We’re in week 4 of “homeschool kindergarten,” as Abby proudly calls it. We’re still settling into a routine, and I’m still making some tweaks here and there. But the initial takeoff is behind us. Phew!
Some of you are happy to stop there. But I know there are some fellow schooling junkies out there who are curious about some additional details. Nerds, this post is for you:
Stephen has the luxury of a flexible work schedule, which I do not take for granted even as I do use it to my advantage. We’ve adjusted his morning work hours so that he can take Jem out of the house for the first hour of our school day. As it turns out, this is a double bonus– they often do my grocery shopping or errands! And, as was our primary purpose, it gives Abby and I some focused time for the nitty gritty parts of our day: math and language arts.
Neither one of us can take more than an hour of that, so when Jem gets home and Stephen goes to work, we eat a little snack and then resume school with our more toddler-friendly subjects: Bible, mapwork, art, nature study, etc.
After some free play time and lunch, Jem goes down for a nap. While he sleeps (or plays or screams in his bed, depending on the day), Abby and I do a quick review of math and handwriting and I read aloud to her for a bit.
After we read, I turn Abby loose for Quiet Play (a lovely tradition we’ve held onto since she gave up naps in the afternoon), a little time on the computer, and more free play time with Jem. When I can stand it, we hold off on TV until the last hour of the afternoon, when they’re tired of playing and I need to cook dinner.
I’m trying to follow the advice of Jennifer Fulwiler and do as much planning for the week as I can on Saturdays. This means detailed lesson planning, all of the necessary researching/printing/copying, as well as menu and errand planning for the week ahead, so that on Monday morning all of my energy can go toward executing (and troubleshooting) The Plans I’ve already done the work of creating. So far, focused Saturday planning time has been hit-and-miss, but I never regret work done ahead of time, when I am able.
The essential core of our school day is intentionally simple: we do focused math and language arts four days a week. I’m not being creative here; in both of these subjects I’m obediently following the lesson guides provided by the curriculum. We’re using Saxon math. Most of the teachers and institutions I admire prefer Singapore/Math in Focus, and if we stick with homeschooling over the long haul I think I’ll convert at some point. But for this year, I liked the straightforward, idiot-proof structure of Saxon. For language arts, we’re using Spell to Write and Read, which is phonics-based and a bit dry, but a really solid foundation for the necessary skills behind (obviously) spelling, writing, and reading.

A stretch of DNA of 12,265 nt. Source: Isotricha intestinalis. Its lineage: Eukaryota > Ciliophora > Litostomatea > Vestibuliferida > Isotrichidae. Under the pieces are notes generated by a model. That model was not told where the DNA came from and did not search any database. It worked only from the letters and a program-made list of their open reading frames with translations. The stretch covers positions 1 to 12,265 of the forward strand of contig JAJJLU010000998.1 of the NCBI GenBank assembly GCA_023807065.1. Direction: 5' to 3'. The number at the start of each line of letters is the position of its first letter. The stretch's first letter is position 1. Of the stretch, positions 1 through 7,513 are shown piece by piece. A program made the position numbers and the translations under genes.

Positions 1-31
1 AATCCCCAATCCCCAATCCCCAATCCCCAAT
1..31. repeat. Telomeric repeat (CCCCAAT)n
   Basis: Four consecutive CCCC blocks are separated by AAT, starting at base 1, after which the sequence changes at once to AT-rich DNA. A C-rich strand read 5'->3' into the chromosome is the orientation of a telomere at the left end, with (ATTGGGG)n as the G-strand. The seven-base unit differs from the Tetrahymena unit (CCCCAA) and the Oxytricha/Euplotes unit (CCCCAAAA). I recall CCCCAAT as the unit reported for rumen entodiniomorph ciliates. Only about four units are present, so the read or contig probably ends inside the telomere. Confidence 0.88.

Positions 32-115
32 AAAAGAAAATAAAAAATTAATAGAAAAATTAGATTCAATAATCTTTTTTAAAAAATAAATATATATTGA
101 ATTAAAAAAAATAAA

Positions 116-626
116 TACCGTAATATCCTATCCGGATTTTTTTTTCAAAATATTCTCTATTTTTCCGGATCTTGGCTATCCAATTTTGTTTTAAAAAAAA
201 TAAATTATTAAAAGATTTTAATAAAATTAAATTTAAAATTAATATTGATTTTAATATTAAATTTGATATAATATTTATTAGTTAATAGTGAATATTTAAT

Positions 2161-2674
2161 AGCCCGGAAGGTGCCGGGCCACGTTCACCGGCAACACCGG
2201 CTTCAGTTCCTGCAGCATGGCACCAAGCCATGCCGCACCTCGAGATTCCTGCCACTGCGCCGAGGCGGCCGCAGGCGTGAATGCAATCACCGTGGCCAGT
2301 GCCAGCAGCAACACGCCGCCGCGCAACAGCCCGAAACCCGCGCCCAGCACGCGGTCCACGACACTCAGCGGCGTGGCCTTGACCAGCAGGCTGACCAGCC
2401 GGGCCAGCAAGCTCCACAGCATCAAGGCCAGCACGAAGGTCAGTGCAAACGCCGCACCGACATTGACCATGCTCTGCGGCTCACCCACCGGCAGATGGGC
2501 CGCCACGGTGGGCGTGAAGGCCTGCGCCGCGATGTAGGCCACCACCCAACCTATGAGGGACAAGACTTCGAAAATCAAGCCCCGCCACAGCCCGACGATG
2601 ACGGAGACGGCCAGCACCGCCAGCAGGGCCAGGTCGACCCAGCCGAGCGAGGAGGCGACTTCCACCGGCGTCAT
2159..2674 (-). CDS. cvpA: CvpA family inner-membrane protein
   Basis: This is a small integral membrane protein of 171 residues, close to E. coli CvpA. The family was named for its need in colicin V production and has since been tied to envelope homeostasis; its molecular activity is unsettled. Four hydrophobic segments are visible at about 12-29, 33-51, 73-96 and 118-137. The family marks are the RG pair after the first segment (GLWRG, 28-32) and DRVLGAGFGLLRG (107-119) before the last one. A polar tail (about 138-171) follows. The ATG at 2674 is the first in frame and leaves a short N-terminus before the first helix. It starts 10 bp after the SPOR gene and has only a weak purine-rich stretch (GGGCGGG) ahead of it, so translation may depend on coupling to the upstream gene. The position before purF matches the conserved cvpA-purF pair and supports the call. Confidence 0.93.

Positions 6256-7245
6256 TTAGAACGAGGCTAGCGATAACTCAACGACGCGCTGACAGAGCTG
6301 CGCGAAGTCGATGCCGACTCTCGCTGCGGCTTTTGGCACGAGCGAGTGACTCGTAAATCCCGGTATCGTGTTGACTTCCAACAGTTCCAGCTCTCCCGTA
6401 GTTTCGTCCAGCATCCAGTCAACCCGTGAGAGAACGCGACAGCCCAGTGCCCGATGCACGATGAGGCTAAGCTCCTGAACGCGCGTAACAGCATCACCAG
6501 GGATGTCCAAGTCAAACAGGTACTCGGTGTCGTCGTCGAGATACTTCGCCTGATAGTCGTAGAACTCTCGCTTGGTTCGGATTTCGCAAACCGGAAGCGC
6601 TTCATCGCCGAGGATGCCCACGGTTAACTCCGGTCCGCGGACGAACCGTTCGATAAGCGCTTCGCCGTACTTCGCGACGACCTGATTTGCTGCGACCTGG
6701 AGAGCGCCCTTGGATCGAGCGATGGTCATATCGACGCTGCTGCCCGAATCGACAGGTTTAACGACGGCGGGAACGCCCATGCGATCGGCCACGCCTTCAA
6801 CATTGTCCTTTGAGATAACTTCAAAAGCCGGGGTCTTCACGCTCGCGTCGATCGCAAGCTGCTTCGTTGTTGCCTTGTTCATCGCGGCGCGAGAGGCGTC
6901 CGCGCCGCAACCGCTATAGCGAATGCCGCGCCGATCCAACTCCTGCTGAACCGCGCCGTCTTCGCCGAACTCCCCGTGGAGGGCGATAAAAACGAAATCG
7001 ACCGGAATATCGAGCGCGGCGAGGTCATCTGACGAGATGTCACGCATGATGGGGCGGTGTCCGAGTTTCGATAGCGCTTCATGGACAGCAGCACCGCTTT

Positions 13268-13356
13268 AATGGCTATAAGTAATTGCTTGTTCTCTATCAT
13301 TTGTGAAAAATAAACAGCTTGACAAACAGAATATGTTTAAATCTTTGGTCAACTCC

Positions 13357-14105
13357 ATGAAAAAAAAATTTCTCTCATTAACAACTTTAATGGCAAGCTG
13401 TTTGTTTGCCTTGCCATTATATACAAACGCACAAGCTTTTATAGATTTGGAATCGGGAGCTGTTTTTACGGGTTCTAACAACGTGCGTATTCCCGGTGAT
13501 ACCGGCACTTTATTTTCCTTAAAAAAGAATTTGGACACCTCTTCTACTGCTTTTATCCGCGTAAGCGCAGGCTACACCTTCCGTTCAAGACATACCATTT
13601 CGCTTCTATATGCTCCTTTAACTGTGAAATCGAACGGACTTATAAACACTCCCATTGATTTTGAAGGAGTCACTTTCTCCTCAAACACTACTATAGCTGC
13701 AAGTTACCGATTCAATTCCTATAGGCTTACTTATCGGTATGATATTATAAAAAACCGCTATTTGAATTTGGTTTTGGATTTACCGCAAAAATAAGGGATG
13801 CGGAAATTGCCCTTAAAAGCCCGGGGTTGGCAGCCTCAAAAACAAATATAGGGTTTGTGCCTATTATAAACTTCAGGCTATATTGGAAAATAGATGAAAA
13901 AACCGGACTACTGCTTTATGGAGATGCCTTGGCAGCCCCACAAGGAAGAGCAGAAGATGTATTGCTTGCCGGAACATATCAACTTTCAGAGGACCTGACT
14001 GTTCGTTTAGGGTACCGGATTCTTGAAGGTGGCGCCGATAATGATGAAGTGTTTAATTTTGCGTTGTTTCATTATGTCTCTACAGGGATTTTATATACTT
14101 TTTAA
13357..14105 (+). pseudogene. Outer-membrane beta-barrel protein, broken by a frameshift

We do a Bible story per week, moving chronologically through New Testament stories according to the Big Picture Bible Timeline book. We read the assigned Bible story a few times through by the end of the week, Abby colors a timeline card, and sometimes we do a related arts-and-crafts-y project if I happen to have had time to look for one on Pinterest.
I try to hit all of our “electives” –art, science, and geography– once a week, but I don’t stress if we miss a lesson here and there. (These are always the first bumped in the event of a schedule hiccup.) I’m inventing these as I go, pulling mainly, at this point, from resources by Evan Moor.
(Yes, I know about–and love–the Story of the World series. But most of the sources I consulted do not actually recommend starting a formal “history” curriculum at this stage. For at least the Kinder year, if not Kinder and First, I like the idea of doing lots of geography and culture studies to give Abby lots of “hooks” for people and places that will help her make sense of historical narratives in a couple of years.)
Most of all, we’re reading, reading, reading. I’ve pulled lots of titles from the Sonlight reading list, which have been helpful for appropriate grade-level titles as well as suggestions across the disciplines. Our first long read-aloud is Trumpet of the Swan by E.B. White, a choice both sentimental (my mom read it to me when I was in Homeschool Kindergarten), and obvious (see previous posts about Abby’s Charlotte’s Web obsession). We’ve also checked out some audio CDs of Kate DiCamillo’s Mercy Watson series and a little collection of Kevin Henkes stories, which Abby is currently binging on.